May 22, 2019

Automatically save money by removing obsolete images from ACR 💰

Since a while we store Docker images in our Azure Container Registry (ACR). Everytime we tag a commit in git, an amount of 22 Docker images are automatically pushed to our registry (see this article for details). Very easy indeed, but it also causes a forever growing registry. While it's not a lot, it does cost money to store images in ACR: €0.003/GB/day.

We went looking for a way to save some costs on that and since we are developers, we're not going to delete images manually… It's got to be automatically!

We could of course follow a naive approach like deleting all images except the newest ones, but that's not what we wanted. Some people rely on older ones which is perfectly fine.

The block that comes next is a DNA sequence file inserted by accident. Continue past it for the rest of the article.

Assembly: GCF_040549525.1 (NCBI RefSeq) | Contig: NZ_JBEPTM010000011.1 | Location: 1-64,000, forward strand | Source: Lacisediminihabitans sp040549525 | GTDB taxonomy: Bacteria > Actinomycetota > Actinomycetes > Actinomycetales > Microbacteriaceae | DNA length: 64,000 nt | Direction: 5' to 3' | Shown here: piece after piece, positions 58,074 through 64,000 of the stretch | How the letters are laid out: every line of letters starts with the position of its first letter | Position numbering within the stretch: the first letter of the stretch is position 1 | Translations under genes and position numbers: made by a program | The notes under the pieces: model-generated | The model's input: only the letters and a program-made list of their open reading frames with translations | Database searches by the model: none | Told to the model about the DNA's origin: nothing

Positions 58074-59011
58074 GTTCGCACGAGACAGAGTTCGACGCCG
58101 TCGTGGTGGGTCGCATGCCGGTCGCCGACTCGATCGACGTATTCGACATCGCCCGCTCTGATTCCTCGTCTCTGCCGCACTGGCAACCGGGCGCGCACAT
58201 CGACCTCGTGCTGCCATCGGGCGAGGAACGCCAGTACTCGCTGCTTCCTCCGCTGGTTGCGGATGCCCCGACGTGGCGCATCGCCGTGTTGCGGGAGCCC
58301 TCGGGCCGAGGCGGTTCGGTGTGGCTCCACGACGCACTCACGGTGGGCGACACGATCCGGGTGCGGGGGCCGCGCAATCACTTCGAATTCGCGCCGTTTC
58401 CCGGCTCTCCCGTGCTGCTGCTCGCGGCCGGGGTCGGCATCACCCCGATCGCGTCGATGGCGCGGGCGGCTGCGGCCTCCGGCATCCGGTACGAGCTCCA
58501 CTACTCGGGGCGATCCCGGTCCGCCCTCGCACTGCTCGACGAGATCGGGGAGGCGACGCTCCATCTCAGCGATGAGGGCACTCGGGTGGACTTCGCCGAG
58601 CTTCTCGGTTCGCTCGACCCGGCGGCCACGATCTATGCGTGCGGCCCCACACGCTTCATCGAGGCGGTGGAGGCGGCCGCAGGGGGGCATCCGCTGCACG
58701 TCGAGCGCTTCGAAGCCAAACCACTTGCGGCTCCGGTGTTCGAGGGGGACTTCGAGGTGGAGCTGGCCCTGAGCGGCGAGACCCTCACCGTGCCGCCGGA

We decided to keep our images in sync with the GitHub releases. Every GitHub release that is not needed anymore gets deleted, and the corresponding images are deleted from ACR.


These are the ingredients:

  • Azure DevOps
  • NUKE
  • GitHub API
  • Azure CLI

A NUKE target executes the process, it;

  1. Gets all current GitHub releases from a specific directory

    Using the GitHub Releases API.

  2. Gets all current images in the corresponding ACR repositories

    Using the az acr repository show-tags command

  3. Deletes all images which do not have a corresponding GitHub release (anymore)

    Using the az acr repository delete command

The code for above steps can be found in Build.RetentionPolicy.cs.

Next a Azure DevOps build pipeline triggers the NUKE target. Using the configured Azure subscription (which automatically provides us with a authentication context) we execute the NUKE ExecuteRetentionPolicy target. The build pipeline can be found here and is in Azure Pipelines scheduled to run every night.

By the way, make sure you choose the Hosted VS2017 pool, because that's the one which has the Azure CLI already installed.

So that's it! No more unnecessary costs 😼.

See the live results here!


All credit for code, setup, and documentation goes to Rob van Uden 👏.